Seen / Unseen
This piece was written for Rob Walker’s Narrative Strategies for Objects project as part of the 2019 Design Writing and Research Summer Intensive, and published in Overlooked/Underappreciated, an examination of the minutiae of quotidian life.
We’re safe because we cross together. Orderly white lines bisect our path from one curb to the next: equidistant, equal width, all the way across. If we walk as a mass across this slatted surface, then the people in the cars will see us better. If we stay together, and within the width, then we’ll be safe. But some of us know that there’s a delay between the light changing and the walk signal switching on, so we cross before the others, who wait, timid, balanced on the edge of the curb. And some of us follow soon after, eyes scanning the intersection and bodies overtaking those bisecting lines two, three at a time. Others, we wait for that walk signal, its light promising safety, and also justification; if we get hurt here, it’s not because we did something wrong. Reassured, we can cross leisurely, confident in the allotted length of our time. We can look down and notice how the white paint is cracked, faded, pocked with old gum coated in street dirt, made shiny by the friction of time. We can notice our own shadows, thrown before our feet by the streetlamp overhead, or seared by the sun at noon, or hazy under a sky filled white with clouds. We can notice a scar of patched pavement, cutting like an eddying current under the straight rush of the river, snaking like an island from one shore to the next. I—not “we”, but “I”—can walk along this narrow island, raised above the level of the street. And in doing this, even as I cross with everyone else—against the light with confidence; dashing, timid, to follow others; or with assurance towards that walk signal—as I cross like this, on this island, I feel alone.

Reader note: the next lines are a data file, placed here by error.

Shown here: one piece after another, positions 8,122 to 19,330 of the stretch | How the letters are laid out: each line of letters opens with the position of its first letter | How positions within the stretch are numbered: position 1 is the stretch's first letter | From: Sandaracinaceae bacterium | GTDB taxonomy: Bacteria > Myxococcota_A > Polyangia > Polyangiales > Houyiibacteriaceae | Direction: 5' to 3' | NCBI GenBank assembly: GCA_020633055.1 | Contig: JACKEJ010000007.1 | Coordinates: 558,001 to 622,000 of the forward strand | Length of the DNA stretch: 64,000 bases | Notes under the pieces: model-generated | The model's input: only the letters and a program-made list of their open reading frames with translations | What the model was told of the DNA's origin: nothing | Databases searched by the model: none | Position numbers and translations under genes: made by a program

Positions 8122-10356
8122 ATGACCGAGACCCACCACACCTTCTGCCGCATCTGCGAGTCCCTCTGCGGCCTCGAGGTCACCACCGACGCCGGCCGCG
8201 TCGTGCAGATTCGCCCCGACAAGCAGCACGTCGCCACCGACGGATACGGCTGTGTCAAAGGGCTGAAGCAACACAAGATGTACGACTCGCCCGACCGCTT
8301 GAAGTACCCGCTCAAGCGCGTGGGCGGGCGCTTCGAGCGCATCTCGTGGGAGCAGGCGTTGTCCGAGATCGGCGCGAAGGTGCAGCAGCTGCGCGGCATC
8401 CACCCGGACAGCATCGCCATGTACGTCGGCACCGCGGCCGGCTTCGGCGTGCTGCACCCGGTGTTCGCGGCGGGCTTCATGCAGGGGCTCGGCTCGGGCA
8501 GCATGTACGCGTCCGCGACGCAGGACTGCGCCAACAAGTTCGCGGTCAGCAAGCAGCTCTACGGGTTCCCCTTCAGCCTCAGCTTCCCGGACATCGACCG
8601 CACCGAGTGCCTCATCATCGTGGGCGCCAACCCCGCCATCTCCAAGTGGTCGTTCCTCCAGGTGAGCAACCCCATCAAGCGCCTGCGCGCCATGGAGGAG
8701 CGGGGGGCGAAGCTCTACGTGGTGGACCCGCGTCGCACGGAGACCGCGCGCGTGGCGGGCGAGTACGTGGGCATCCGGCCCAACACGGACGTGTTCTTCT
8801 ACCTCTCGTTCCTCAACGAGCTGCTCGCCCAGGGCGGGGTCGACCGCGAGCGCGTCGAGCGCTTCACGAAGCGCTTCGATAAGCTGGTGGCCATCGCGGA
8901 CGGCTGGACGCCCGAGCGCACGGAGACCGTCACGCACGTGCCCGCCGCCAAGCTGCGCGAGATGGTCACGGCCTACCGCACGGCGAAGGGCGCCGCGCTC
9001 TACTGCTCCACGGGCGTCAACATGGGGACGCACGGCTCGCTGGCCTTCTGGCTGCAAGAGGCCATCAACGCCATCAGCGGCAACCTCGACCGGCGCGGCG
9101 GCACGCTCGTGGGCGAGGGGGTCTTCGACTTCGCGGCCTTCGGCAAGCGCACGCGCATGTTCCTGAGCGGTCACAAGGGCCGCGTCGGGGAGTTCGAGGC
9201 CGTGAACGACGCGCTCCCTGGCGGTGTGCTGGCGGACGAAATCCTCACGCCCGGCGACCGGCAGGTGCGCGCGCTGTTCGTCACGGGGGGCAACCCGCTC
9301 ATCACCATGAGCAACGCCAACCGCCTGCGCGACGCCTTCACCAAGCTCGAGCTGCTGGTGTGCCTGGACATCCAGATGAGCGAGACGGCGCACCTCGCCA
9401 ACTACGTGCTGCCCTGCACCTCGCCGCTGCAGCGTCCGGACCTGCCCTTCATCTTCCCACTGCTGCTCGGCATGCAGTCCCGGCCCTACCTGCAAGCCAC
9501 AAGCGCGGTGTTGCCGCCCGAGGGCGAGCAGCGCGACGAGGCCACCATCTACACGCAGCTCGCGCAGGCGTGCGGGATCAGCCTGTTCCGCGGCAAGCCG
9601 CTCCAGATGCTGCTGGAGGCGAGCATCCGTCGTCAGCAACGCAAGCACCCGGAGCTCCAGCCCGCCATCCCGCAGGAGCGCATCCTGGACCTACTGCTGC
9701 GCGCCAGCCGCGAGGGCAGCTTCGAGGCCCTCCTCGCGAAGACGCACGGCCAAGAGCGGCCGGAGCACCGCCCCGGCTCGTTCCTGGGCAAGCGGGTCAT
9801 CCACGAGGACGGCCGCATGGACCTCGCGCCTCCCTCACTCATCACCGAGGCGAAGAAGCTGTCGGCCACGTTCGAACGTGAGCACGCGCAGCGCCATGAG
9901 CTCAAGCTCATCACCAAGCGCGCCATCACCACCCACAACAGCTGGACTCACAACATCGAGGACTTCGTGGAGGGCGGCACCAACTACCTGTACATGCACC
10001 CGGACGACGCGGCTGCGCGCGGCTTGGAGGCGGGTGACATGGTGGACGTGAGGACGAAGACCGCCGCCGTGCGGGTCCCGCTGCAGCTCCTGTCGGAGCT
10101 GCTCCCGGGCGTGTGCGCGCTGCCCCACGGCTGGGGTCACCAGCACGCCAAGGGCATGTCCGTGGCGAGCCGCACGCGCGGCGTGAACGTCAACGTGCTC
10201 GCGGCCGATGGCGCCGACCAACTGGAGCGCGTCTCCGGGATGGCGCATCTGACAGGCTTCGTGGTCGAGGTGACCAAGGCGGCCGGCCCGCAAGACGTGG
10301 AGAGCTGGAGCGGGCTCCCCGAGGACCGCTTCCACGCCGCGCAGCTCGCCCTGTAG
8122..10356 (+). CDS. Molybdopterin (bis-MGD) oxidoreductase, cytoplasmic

Not alone, really, but conspicuous, caught out, too aware of my body, and aware, too, that others are aware. That half-inch afforded to me by the raised and springy pavement feels as high as a stage, the crooked path an unintentional diversion from the steps of others. I feel nervous as I cross, and not because I think I’ll be hit. The thing that prevents me from being hit, the thing that keeps me safe—being seen—this is the thing that makes me feel unsafe.
As that eddying island of pavement mends, it also obscures. I called it a scar, a current, said that it cuts, but it does not. Through the layers of crushed stone, gravel, sand, we’d find that those lines of white paint still exist. Though hidden, they continue unbroken all the same.
If I’m hidden, enveloped like the white lines by patched pavement, if I’m safe and unseen, I’ll still exist, too, right?